The ‘Innovation Union’ is one of Europe’s antidotes to the financial crisis. It is a way of creating jobs and growth through research and innovation.
Innovation is everywhere, it does not only refer to the creation of new products. It is also about the creation of new processes, new services, new ways of marketing, social innovation that will add value to markets, governments and society.
Innovation does not happen by itself, it needs an innovation-friendly environment to flourish. This is what the Innovation Union is about.
For instance, Europe’s Member States have agreed to invest in smart ways of fostering innovation and in maintaining a solid knowledge base. This decision plays a central role in Europe’s 10-year plan for jobs and growth, dubbed Europe 2020.
The Innovation Union is one of the seven flagships of this strategy. Under the impetus of the Innovation Union, the aim is to build a solid research and innovation ‘system’ in Europe. Great ideas and excellent research can more easily become products or services that will benefit us all and our economies.
To build this innovation friendly environment, broader partnerships between private and public sectors will be developed. For example, by bringing researchers, industry, users and public sector together in European Innovation Partnerships, Europe will reach its innovation potential more quickly. Under the Innovation Union, public authorities will be encouraged to use innovative public procurements encouraging companies to find creative solutions to a problem, rather than just offering the cheapest bid.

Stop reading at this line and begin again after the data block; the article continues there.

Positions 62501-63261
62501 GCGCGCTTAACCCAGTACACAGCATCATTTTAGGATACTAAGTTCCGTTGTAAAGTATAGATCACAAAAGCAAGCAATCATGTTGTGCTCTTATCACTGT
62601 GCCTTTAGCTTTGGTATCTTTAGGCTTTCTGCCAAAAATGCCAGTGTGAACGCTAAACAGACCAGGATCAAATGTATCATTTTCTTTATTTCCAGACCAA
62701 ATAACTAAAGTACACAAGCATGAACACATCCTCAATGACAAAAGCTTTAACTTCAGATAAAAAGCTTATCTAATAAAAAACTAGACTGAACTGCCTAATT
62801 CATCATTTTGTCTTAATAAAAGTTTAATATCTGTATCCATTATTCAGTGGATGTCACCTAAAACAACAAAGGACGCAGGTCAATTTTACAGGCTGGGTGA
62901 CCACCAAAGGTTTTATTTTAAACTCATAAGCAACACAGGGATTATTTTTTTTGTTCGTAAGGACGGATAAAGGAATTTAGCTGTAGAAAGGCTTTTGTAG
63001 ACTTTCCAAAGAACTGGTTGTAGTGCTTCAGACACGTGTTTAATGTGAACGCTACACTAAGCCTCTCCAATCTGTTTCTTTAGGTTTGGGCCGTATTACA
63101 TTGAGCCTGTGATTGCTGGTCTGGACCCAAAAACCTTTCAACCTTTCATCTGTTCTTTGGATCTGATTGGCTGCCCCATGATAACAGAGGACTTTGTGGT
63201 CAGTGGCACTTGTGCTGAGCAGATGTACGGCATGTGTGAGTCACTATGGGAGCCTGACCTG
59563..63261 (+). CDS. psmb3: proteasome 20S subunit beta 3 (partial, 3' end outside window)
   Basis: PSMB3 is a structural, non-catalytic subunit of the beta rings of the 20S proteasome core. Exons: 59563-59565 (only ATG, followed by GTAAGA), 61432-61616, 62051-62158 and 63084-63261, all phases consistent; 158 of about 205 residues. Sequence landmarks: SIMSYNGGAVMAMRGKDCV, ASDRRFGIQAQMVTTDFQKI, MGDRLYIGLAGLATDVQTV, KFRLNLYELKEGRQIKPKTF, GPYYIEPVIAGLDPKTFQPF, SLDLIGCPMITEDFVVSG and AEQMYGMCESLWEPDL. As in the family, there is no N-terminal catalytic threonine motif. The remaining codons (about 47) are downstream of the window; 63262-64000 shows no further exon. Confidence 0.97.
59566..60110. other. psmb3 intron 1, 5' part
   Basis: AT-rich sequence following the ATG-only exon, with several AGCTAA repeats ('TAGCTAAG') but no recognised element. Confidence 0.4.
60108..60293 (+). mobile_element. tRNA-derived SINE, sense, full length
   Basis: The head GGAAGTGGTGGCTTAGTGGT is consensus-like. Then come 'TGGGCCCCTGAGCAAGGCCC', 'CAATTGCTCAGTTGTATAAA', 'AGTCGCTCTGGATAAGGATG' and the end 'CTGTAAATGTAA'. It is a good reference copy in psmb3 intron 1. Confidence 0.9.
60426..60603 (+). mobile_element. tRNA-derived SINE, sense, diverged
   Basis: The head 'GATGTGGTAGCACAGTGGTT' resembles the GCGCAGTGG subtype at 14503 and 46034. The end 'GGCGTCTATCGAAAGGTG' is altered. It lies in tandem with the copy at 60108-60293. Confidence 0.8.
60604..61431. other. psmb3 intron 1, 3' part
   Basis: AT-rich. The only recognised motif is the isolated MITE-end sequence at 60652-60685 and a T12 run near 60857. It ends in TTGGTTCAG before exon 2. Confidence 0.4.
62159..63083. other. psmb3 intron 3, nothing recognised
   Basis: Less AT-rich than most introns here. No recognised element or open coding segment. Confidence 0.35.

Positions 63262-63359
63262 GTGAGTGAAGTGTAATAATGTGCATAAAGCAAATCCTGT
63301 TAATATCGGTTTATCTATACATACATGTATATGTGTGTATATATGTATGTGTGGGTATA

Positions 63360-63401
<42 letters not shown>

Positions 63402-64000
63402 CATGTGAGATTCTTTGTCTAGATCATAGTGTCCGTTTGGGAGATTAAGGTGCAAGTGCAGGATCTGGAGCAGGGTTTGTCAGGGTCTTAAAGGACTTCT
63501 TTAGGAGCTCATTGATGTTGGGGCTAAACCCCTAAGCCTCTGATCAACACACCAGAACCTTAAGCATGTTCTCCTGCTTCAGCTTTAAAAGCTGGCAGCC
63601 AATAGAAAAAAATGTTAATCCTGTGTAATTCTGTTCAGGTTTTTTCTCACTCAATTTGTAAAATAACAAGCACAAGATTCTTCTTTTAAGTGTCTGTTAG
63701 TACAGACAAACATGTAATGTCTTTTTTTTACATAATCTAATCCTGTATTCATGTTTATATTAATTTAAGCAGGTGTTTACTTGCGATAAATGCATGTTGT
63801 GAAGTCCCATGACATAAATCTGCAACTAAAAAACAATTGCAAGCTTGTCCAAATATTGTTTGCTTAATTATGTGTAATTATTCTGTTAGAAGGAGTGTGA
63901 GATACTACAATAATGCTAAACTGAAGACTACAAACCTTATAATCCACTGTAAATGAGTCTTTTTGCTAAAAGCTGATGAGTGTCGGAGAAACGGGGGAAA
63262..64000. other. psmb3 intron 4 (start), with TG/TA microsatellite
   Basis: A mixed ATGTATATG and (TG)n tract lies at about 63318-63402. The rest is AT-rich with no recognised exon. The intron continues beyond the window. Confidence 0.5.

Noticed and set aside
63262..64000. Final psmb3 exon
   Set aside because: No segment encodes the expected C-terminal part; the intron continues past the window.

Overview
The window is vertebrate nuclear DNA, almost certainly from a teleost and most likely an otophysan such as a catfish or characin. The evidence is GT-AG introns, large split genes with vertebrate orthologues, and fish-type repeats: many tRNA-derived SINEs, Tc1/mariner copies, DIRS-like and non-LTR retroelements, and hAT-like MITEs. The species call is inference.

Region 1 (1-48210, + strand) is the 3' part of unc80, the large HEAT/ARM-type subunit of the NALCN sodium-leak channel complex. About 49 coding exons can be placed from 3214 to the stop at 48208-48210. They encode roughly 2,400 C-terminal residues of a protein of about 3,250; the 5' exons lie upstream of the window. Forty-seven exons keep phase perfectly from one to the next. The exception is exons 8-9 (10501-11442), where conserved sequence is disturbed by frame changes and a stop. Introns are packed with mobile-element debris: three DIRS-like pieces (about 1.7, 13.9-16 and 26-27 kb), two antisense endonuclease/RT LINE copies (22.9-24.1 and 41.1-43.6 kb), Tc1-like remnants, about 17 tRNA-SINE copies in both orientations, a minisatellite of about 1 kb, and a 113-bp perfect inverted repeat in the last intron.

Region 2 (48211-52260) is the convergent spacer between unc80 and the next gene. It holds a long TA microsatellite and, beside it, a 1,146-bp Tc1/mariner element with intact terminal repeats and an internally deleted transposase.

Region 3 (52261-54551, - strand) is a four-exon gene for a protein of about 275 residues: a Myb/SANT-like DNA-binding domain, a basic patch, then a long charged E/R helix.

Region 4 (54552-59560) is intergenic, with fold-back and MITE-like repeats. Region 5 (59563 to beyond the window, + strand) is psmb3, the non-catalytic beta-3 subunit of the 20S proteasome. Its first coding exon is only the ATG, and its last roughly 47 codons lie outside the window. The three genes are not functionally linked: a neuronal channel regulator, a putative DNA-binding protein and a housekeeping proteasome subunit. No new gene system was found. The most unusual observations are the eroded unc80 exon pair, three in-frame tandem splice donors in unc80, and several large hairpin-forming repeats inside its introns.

To make Europe a top class actor in science and innovation, bottlenecks such as, for example, rules and laws differing significantly between the Member States or outdated standards, have to be removed. This should lead to the creation of a true internal market for skills, regulations and capital, allowing ideas and new solutions to come to market more quickly.
Horizon 2020, Europe’s future framework programme to fund research and innovation, will support cutting-edge science, and finance research and activities that will get products onto the market. This programme will be the engine that shall support the implementation of the Innovation Union’s objectives. It is also pushing for free and open access to the results of publicly funded research.
If the target of investing 3 % of the EU's GDP on research and development (R&D) is reached by 2020, it could create 3.7 million jobs and increase annual GDP by up to EUR 795 billion by 2025.
To help ensure the Innovation Union is delivering the jobs and growth that Europe needs, the EU produces an Innovation Union Scoreboard, which ranks each country according to their innovation performance.
A decrease in private sector innovation activities means that levels of innovation in the EU did not increase in 2014, according to the EU’s Innovation Union Scoreboard which was published on 7 May.
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